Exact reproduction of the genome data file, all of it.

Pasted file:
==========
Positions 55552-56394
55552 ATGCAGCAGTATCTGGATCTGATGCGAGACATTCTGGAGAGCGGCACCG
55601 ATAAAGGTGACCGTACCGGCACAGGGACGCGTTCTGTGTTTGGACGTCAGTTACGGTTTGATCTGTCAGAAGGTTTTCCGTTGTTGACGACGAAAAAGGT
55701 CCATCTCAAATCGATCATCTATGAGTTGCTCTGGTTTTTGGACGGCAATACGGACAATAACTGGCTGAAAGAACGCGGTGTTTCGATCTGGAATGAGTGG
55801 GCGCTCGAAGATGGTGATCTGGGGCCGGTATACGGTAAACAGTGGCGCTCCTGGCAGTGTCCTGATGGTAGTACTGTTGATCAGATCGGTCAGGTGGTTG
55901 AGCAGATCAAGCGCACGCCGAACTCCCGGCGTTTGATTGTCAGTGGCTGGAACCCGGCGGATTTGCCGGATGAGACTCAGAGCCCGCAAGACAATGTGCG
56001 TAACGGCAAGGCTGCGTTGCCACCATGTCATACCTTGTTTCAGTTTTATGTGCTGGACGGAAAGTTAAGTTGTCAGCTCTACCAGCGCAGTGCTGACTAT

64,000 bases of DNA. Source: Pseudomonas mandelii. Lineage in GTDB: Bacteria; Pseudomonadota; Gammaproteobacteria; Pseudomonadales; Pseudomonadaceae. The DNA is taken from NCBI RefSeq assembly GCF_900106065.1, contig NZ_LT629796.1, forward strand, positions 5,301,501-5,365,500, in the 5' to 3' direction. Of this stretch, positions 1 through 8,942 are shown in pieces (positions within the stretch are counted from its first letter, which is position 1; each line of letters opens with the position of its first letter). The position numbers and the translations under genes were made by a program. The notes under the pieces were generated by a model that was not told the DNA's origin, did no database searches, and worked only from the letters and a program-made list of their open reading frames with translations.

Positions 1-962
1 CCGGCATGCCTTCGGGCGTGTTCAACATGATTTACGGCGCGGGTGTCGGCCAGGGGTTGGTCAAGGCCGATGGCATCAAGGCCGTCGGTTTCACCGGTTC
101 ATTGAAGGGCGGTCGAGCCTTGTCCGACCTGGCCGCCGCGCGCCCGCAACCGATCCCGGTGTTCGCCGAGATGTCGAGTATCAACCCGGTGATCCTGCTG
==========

Positions 55552-56394
55552 ATGCAGCAGTATCTGGATCTGATGCGAGACATTCTGGAGAGCGGCACCG
55601 ATAAAGGTGACCGTACCGGCACAGGGACGCGTTCTGTGTTTGGACGTCAGTTACGGTTTGATCTGTCAGAAGGTTTTCCGTTGTTGACGACGAAAAAGGT
55701 CCATCTCAAATCGATCATCTATGAGTTGCTCTGGTTTTTGGACGGCAATACGGACAATAACTGGCTGAAAGAACGCGGTGTTTCGATCTGGAATGAGTGG
55801 GCGCTCGAAGATGGTGATCTGGGGCCGGTATACGGTAAACAGTGGCGCTCCTGGCAGTGTCCTGATGGTAGTACTGTTGATCAGATCGGTCAGGTGGTTG
55901 AGCAGATCAAGCGCACGCCGAACTCCCGGCGTTTGATTGTCAGTGGCTGGAACCCGGCGGATTTGCCGGATGAGACTCAGAGCCCGCAAGACAATGTGCG
56001 TAACGGCAAGGCTGCGTTGCCACCATGTCATACCTTGTTTCAGTTTTATGTGCTGGACGGAAAGTTAAGTTGTCAGCTCTACCAGCGCAGTGCTGACTAT

64,000 bases of DNA. Source: Pseudomonas mandelii. Lineage in GTDB: Bacteria; Pseudomonadota; Gammaproteobacteria; Pseudomonadales; Pseudomonadaceae. The DNA is taken from NCBI RefSeq assembly GCF_900106065.1, contig NZ_LT629796.1, forward strand, positions 5,301,501-5,365,500, in the 5' to 3' direction. Of this stretch, positions 1 through 8,942 are shown in pieces (positions within the stretch are counted from its first letter, which is position 1; each line of letters opens with the position of its first letter). The position numbers and the translations under genes were made by a program. The notes under the pieces were generated by a model that was not told the DNA's origin, did no database searches, and worked only from the letters and a program-made list of their open reading frames with translations.

Positions 1-962
1 CCGGCATGCCTTCGGGCGTGTTCAACATGATTTACGGCGCGGGTGTCGGCCAGGGGTTGGTCAAGGCCGATGGCATCAAGGCCGTCGGTTTCACCGGTTC
101 ATTGAAGGGCGGTCGAGCCTTGTCCGACCTGGCCGCCGCGCGCCCGCAACCGATCCCGGTGTTCGCCGAGATGTCGAGTATCAACCCGGTGATCCTGCTG